When David Mamet came out with his first book of essays, Writing in Restaurants, in the 1980’s, I considered him to be the latest in a long line of philosopher-artists including Goethe, Tolstoi and Shaw. But as Mamet has persisted in holding himself to be a contemporary Hemingway, with all the accompanying toughguy swagger, and as his ideas have become sillier, my enthusiasm has waned.
Mamet’s latest book, simply called Theatre, has a number of silly ideas. In this lengthy essay, the playwright-screenwriter attacks the major theorists on acting, including Stanislavski and Brecht. He also suggests that theatre directors are only marginally necessary, saying that actors could do their work well without them.
Mamet can write excellent dialogue. And in more lucid times, he could craft a compelling screenplay. But he often goes into areas where his talents are at best limited, including movie directing and cartoon drawing. And in his new book, he even attempts to make theories based on his artistic limitations.
Mamet’s plays and films, for example, have never had much in the way of characterization. He now says that there is no such thing in drama as character: there are only words on a page. This theory contradicts one of the basic elements of literature. It also rides roughshod over the work of such authors as Tolstoi and Ibsen, who both devoted considerable time and attention to characterization.
Mamet does make some good observations. He notes the problem, for example, with theatre organizations having two heads: an artistic director and an executor director. This dual directorship has wreaked havoc with many recent theatres.
But, more often than not, Mamet’s ideas are absurd. He now tends to speak on matters of which he apparently knows little. In the Socratic process, he asserts, it is the student who asks the questions. This assertion, of course, would raise the eyebrows of Socrates, who was notorious for questioning his students.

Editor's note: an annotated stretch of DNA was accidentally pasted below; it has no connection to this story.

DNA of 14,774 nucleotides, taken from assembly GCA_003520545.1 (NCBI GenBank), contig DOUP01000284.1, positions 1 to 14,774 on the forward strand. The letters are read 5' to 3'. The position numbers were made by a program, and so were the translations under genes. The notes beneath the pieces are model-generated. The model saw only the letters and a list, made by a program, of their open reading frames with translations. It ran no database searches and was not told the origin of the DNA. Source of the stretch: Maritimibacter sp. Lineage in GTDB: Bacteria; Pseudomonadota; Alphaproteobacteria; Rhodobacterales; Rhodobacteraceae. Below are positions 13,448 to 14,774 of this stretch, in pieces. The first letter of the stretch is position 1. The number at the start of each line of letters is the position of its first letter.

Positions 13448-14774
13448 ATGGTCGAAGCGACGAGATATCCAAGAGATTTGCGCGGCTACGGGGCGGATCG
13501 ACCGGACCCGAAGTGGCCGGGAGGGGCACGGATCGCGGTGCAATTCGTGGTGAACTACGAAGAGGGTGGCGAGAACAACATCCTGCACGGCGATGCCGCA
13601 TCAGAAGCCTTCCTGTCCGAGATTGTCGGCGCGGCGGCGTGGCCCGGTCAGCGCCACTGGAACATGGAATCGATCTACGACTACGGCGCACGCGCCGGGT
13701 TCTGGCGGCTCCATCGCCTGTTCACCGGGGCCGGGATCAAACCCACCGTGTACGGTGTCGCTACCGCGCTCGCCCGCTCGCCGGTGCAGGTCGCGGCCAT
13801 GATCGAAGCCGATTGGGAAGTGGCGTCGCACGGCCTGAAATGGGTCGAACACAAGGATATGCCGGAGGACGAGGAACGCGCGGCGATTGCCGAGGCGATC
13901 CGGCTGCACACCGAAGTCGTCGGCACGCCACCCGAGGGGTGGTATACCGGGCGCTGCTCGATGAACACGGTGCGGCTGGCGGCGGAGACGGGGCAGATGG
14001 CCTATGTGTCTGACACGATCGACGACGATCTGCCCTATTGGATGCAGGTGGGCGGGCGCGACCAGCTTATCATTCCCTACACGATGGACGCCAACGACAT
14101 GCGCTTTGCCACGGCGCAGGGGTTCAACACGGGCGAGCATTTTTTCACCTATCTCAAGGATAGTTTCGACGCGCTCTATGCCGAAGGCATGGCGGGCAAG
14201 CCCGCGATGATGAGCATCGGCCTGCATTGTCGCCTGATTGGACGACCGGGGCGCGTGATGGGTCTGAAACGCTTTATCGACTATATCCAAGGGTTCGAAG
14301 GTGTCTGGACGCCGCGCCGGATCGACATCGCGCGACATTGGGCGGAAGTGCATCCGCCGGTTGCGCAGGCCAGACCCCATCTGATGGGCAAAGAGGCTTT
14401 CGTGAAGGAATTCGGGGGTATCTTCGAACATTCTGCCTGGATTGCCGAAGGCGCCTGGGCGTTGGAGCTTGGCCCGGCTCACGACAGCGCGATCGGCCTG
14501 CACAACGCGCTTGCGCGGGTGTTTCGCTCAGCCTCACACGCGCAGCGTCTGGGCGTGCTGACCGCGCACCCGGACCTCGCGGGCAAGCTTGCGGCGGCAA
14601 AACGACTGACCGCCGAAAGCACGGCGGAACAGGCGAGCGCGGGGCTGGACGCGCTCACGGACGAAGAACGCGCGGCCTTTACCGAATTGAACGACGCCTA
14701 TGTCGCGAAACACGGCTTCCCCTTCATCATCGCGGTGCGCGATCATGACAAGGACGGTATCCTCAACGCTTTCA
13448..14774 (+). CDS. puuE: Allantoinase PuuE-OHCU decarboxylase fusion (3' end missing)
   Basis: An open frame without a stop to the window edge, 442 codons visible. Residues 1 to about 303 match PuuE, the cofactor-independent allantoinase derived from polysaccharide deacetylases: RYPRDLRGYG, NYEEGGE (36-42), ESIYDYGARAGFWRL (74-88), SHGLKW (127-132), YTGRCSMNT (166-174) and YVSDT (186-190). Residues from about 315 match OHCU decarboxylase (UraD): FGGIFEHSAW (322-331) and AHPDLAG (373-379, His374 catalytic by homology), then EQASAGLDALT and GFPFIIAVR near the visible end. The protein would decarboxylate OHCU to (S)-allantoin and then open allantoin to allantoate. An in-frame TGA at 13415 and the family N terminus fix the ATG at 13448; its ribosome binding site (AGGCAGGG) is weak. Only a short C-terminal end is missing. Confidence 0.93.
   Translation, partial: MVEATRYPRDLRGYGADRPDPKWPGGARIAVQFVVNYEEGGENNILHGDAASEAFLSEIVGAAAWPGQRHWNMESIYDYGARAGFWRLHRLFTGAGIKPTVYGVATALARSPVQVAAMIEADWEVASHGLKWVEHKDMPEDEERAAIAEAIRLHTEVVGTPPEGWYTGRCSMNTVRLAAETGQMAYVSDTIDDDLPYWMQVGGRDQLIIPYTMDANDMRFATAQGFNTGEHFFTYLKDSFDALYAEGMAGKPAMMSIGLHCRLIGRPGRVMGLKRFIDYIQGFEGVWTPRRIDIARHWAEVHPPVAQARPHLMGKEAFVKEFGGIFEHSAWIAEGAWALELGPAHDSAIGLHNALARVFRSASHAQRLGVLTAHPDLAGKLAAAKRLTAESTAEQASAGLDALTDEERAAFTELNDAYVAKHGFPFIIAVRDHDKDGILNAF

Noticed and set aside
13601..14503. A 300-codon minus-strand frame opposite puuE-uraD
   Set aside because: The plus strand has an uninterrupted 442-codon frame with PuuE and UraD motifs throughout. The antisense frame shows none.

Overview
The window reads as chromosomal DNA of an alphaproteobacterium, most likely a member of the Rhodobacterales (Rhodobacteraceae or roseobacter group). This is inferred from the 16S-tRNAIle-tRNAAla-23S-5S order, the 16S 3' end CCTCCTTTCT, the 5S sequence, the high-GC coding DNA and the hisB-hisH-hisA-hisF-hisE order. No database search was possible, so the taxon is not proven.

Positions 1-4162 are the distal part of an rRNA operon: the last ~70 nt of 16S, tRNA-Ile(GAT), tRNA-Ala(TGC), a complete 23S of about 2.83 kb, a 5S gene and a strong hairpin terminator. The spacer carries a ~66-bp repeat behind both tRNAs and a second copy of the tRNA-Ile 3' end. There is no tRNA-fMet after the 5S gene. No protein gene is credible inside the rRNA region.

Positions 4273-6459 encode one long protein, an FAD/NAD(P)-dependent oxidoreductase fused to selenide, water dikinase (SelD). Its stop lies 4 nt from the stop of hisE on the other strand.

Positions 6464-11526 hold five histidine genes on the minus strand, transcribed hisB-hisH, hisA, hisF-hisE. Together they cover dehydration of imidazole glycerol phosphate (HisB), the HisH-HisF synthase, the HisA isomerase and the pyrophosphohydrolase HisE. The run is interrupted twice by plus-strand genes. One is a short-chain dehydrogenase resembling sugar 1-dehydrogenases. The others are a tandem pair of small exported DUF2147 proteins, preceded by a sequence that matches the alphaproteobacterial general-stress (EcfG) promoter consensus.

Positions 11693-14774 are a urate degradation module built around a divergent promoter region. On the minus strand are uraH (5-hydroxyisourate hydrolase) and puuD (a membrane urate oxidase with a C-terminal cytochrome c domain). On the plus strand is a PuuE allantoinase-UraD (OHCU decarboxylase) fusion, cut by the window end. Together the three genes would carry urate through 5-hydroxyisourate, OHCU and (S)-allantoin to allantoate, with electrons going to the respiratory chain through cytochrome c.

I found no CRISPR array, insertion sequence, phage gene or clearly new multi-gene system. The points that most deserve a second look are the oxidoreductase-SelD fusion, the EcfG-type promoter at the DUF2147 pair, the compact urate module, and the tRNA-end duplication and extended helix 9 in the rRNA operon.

With regard to Mamet’s main thesis, he is reacting to an imbalance in the theatre. The role of the playwright has been minimized. Many directors have ignored the visions of playwrights, and have considered plays to be works to be shaped by directorial hands.
As a playwright, I insist with Mamet and Edward Albee that the vision behind a play is ultimately the playwright’s. But Mamet’s main thesis is itself imbalanced. Mamet all but ignores the huge role directors have played in the modern theatre. He bypasses the inspiration Ibsen received from the productions of the Duke of Saxe Meiningen. He says nothing of the considerable reliance placed by both Tennesee Williams and Arthur Miller on the brilliant directing of Elia Kazan.
As a friend of mine (a director) has told me, the theatre is not about playwrights or directors, but about playwrights, directors, actors, designers and audiences working together. So it is.
Yet while I have been disappointed, I continue to buy and read Mamet’s books. His works, however quirky, are always well written and often entertaining. And he stands in distinguished company with Plato and Tolstoi, two philosopher-artists who also followed their ideas to absurd conclusions.